The Vision and the Vow
When I left off last time, I was pitching for the Royals and living in a spiritual wilderness. During that year, someone handed me a book called The Vision and the Vow by Pete Greig, the guy who started a 24-7 prayer movement in Europe. The book has its roots in Greig’s seminary days, when someone asked him, “What is the vision?” Greig said, “The vision is Jesus,” and then he wrote a long poem about it on a coffee house wall.
I really enjoyed this book. I was saying, “This guy’s figured it out, man. This is great!” But I was still trying to figure out how I was going to use baseball to go into the world and preach the Gospel. As a baseball player, how could I promote the vision of Jesus? Baseball, as you know, is a very selfish sport.
I have to take the mound. There’s no one to pitch for me. I have to throw the ball because the game doesn’t start until I do. If the ball is hit, as long as it’s not hit to me, I have no control over it. But until that point, it’s all on me. Baseball is a selfish sport. It’s all about me, and it’s all about me succeeding. And if I don’t cut it, I’m out. No one is going to feel bad for me.
So there I was, working a job that’s pretty much all about me. It’s all about promoting me. It’s all about me putting up numbers. So when someone said, “What is the vision,” and Pete Greig said, “Jesus,” it created a conflict. I connected with that because I truly believe it. I truly believe Jesus is It. But I was also trying to start my career, which pushed me to focus on myself.
Surely you’ve been through this, or something like it. When you start a job, you’re trying to do something for you. You’re trying to do your job well, and you focus on that. Whether you’re a teacher, or a businessman, a banker, or any other professional, you’re trying to do your job really, really well. In this sense, baseball is no different than any other profession.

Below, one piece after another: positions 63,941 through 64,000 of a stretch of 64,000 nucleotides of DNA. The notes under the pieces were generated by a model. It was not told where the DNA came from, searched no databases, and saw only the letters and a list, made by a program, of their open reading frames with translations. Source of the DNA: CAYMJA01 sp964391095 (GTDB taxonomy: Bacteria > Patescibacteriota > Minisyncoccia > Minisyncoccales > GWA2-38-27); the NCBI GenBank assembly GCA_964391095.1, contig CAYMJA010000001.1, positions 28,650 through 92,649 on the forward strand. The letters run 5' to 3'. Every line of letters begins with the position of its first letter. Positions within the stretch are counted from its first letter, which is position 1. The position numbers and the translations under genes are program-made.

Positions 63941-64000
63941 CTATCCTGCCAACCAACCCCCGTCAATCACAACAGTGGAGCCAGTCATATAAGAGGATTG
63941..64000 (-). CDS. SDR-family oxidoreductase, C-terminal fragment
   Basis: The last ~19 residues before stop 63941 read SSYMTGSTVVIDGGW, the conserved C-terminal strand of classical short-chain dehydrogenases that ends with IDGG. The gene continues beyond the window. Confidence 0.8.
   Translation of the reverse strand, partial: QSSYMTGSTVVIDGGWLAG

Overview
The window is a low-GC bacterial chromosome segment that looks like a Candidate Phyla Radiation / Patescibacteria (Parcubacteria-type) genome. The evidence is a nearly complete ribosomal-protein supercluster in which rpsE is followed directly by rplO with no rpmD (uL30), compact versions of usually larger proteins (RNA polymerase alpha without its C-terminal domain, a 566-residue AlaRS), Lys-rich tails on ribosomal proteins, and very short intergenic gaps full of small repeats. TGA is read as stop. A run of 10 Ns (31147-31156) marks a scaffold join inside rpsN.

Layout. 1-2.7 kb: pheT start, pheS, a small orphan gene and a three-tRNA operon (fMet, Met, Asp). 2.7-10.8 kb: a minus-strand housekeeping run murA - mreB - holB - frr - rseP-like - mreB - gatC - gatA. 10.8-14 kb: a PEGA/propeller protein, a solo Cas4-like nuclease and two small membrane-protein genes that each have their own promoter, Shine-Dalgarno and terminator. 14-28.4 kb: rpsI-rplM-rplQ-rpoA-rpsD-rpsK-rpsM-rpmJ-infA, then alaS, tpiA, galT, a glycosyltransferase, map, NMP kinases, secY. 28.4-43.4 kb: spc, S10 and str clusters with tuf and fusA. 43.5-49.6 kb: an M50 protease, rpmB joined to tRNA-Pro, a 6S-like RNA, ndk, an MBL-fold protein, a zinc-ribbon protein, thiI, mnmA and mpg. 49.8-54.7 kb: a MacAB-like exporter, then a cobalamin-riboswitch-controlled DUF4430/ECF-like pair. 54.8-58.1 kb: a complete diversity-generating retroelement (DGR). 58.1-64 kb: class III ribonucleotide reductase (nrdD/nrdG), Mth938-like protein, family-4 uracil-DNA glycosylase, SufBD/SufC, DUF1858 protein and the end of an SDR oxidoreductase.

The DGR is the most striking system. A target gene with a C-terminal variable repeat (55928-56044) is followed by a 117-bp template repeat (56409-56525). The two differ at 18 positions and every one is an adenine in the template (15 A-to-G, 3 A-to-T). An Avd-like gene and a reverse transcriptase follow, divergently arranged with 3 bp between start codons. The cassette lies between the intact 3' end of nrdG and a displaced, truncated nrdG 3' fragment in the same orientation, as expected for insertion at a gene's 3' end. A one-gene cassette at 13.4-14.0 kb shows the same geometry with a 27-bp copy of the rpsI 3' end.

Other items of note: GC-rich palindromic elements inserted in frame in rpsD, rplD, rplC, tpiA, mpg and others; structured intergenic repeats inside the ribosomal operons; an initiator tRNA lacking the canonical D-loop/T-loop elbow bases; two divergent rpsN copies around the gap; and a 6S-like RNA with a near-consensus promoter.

So I was battling some thoughts. I wanted to quit baseball, and yet I was not called to be a pastor. I wasn’t called to be a missionary, either, at least at that time I didn’t feel the call.
I really couldn’t connect the dots.
Then I read in Greig’s book about the vow. Greig writes about a guy named Count Zinzendorf, who lived in the 1600s. Count Z. made a vow when he was in college, along with a group of like-minded friends. They said, “No man shall live for himself.” Then they vowed to dedicate their lives to other people. Zinzendorf was a wealthy guy who had a lot of land, and he dedicated his life to helping other people.
I still remember the day I read that. My heart connected right away. I said, “That’s what I want to do. I want to spend my life helping other people.” But I truly believed that I was called to be a major league athlete. So how was I going to get to a point where I could say, “No man shall live for himself?” How was I supposed to get to that point, when my job is all about me? If it’s true that no man shall live for himself, then why was I called to play a selfish game? I just didn’t understand.
I remember this so well. I said, “God, show me. What do you mean that no man shall live for himself? Do I need to quit baseball? Help me find my path, because I don’t understand why I don’t have joy in this game. I found a job that you’ve blessed me in, but I don’t understand what I need to do with it. Help me understand.” And this went on for a few years.
I got the answer. Next time, I’ll tell you what it is. See you Saturday.